The following screenshot is the ransom note: CryPy Ransomware Note embedded in the Python code The threat actor behind the attack asks the victim to contact it via email, and to send a request to the following two email addresses to receive the decryption program:(1) m4n14k@sigaint[.]org(2) blackone@sigaint[.]org Note that the ransom note contains mistakes, implying that it has been written by a non-English speaker.

First, the headline is missing a ‘T’ in “IMPORTAN INFORMATION”.
Second, the sentence “Decrypting of your files…” is syntatically wrong. Native speakers will be able to find additional mistakes. The threat actor claims that files will be deleted every 6 hours, which reflects the approach of more advanced ransomwares. However, it forgets to mention proof of decryption or a channel that can be used in cases where the payment process is not responsive.

This points to the executable being at an early stage of development. The ransomware survives a reboot by adding the following keys to the registry:Software\\Microsoft\\Windows\\CurrentVersion\\Run regkey Software\\Microsoft\\Windows\\CurrentVersion\\Run subkey Adobe_ReaderX data %TEMP%\\mw.exe regkey Software\\Microsoft\\Windows\\CurrentVersion\\Run subkey explore_ data [userhome]\\Appdata\\local\\DCBC2A71-70D8-4DAN-EHR8-E0D61DEA3FDF.exe The code for adding the values to the registry is located on the functions autorun() and autorun2(). Right before launching the ransom note, the script calls a delete_shadow() function that takes no arguments, and simply executes the following command line code to remove all shadow copies and prevent recovery from backup: os.system("vssadmin Delete shadows /all /Quiet") Lastly, the file calls autorun2() fuction that copies the ransomware from its current location to C:\\Users\\\\AppData\\Local with hardcoded name:DCBC2A71-70D8-4DAN-EHR8-E0D61DEA3FDF.exe The ransomware hides behind an Israeli web server which was compromised using Shell script arbitrary upload written in PHP.

The compromise and upload were possible because the server carried a vulnerable Magento CMS. The executable transfers data over an unencrypted HTTP channel in clear-text.

This allows for easy traffic inspection using a network listener.

The following screenshot is the traffic being sent to the server: Inspecting the Magento exploit and the compromised server, we found that the origin of the upload carries the title Pak Haxor – Auto Xploiter and the email ardiansyah09996@gmail[.]com and that the file was uploaded in August 2016, which aligns with the case in subject.

The following screenshot reveals how attackers are using massive exploiters that scan for vulnerable web servers and exploit the vulnerability, which they later visit to expand their control over the server: Part of such an exploitation technique is dropping additional PHP scripts to refine a more sophisticated attack, such as the CryPy ransomware. A call to one of those scripts script can be found hard-coded in the CryPy Python code, in the form of a GET request.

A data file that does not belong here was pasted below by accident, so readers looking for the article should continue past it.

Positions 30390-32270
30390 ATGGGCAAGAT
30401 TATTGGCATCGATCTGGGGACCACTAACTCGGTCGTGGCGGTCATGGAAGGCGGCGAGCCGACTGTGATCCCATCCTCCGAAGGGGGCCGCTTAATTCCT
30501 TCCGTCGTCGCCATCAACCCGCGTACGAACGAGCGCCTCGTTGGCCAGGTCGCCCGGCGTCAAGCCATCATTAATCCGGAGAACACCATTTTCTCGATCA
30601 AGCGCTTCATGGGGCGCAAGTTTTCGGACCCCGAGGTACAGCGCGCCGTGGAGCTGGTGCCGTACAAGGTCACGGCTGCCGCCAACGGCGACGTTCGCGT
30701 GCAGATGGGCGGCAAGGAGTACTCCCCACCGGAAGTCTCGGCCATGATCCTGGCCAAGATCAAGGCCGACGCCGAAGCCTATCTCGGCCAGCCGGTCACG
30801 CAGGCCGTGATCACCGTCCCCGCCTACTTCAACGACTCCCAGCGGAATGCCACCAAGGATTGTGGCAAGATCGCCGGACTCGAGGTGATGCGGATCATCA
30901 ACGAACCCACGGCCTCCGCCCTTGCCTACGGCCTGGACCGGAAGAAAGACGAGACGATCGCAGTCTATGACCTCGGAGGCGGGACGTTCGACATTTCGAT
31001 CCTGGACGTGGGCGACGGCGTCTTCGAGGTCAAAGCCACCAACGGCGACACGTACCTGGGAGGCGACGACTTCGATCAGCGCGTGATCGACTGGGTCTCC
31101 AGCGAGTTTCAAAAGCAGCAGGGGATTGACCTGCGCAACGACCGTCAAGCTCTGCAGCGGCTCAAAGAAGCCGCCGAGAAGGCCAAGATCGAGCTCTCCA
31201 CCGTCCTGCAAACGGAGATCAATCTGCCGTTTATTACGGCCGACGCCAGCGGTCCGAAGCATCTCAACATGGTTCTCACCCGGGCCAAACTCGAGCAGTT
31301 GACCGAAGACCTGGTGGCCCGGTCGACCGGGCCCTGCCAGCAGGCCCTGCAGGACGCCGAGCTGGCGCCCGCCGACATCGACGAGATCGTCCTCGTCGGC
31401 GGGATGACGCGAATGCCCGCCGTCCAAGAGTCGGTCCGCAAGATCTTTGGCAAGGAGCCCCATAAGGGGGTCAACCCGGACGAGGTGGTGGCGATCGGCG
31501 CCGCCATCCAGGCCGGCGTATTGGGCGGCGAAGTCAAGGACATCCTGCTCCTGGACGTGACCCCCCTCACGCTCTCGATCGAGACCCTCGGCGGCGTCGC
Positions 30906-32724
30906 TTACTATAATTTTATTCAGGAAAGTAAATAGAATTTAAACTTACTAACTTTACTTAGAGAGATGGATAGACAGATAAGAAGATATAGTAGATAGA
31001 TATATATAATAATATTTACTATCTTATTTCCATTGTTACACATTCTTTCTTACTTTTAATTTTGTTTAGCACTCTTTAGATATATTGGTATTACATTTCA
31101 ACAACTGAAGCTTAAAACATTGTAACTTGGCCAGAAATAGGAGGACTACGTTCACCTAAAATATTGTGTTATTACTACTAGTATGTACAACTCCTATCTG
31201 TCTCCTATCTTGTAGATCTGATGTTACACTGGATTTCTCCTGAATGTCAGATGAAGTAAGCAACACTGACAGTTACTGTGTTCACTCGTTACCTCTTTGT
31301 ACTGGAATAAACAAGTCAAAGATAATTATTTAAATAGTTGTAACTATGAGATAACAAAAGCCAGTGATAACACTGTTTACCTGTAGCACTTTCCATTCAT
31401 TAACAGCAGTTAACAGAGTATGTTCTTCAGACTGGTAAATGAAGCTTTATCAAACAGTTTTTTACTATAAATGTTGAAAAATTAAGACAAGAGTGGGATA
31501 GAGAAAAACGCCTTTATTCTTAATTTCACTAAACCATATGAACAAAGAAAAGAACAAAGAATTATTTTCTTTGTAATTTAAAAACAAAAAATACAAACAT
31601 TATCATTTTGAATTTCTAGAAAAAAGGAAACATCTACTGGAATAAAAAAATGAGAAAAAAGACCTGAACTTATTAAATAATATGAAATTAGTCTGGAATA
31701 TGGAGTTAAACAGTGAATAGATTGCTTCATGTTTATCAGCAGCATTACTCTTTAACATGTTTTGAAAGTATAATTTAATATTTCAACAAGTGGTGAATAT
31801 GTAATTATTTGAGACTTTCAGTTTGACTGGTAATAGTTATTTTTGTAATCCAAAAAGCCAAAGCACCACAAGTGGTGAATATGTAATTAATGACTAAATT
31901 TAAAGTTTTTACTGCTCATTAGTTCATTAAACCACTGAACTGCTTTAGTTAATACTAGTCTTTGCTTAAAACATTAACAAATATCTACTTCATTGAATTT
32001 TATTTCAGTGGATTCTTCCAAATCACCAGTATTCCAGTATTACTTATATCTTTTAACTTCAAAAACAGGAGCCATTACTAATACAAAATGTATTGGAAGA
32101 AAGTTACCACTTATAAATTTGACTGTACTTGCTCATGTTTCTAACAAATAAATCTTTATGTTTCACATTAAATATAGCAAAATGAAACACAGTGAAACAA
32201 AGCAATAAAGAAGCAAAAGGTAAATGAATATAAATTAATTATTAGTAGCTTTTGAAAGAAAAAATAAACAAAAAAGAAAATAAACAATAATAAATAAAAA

The request is sent with two parameters to a script that was uploaded using the Auto Xploiter and carries the name victim.php.

By reviewing the Python code it is easier to understand the type of data being presented in Base64 encoding format. As seen in the screenshot above, the configurl parameter accepts a URL querystring where the victim_info input value of the info parameter is derived from the platform module. uname() is used when one wants to return a tuple of system, node, release, version, machine and processor values.

These are encoded with Base64. The next parameter is ip which contains the socket.gethostname() which basically collects an IP address. The querystring is then sent to urllib.urlopen(), which will send a GET request to the selected server and read the reponse content into glob_config. The response contains a JSON format payload which is checked for the following keys:x_ID – the victim’s unique ID to request their decryption keys after payment.x_UDP – Not used; perhaps saved for future use.x_PDP – Not used; perhaps saved for future use. The second call is implemented in a function called generate_file() which is responsible for fetching a unique key for each file before encryption. We have seen in recent lockers that, in order to demonstrate trust and integrity, the victim is able to decrypt one/two files before processing the payment.

This proves decryptor validity.
In order to randomly choose a file, the attacker must first generate a unique token for each one.

The second PHP script found in the code is savekey.php which is described in the following screenshot and is suspected to have the C2 IP in it.
It was however deleted long before we were able to reach it. As for the first call, the second sends two parameters.

The first is the file’s name and the other is the victim ID.
In return, the server responds with two keys:X – Unique key after encryption which will be appended to the file’s header.Y – New filename which will be stored instead of the previous one. These parameters are then sent to an encryption routine, along with the file’s original name. REG Keys HKCU\\Software\\Microsoft\\Windows\\CurrentVersion\\Policies\\SystemHKCU\\Software\\Microsoft\\Windows\\CurrentVersion\\Policies\\ExplorerHKCU\\Software\\Microsoft\\Windows\\CurrentVersion\\Run\\explore_HKLM\\Software\\Microsoft\\Windows\\CurrentVersion\\Run\\Adobe_ReaderX Domains hxxp://www.baraherbs[.]co.il/js/owebia/victim.phphxxp://www.baraherbs[.]co.il/js/owebia/savekey.php Hashes 8bd7cd1eee4594ad4886ac3f1a05273b crypy.exe1ed3f127a0e94394ef049965bbc952ef encryptor.py Emails m4n14k@sigaint[.]comblackone@sigaint[.]com

Bitdefender Antivirus Plus 2017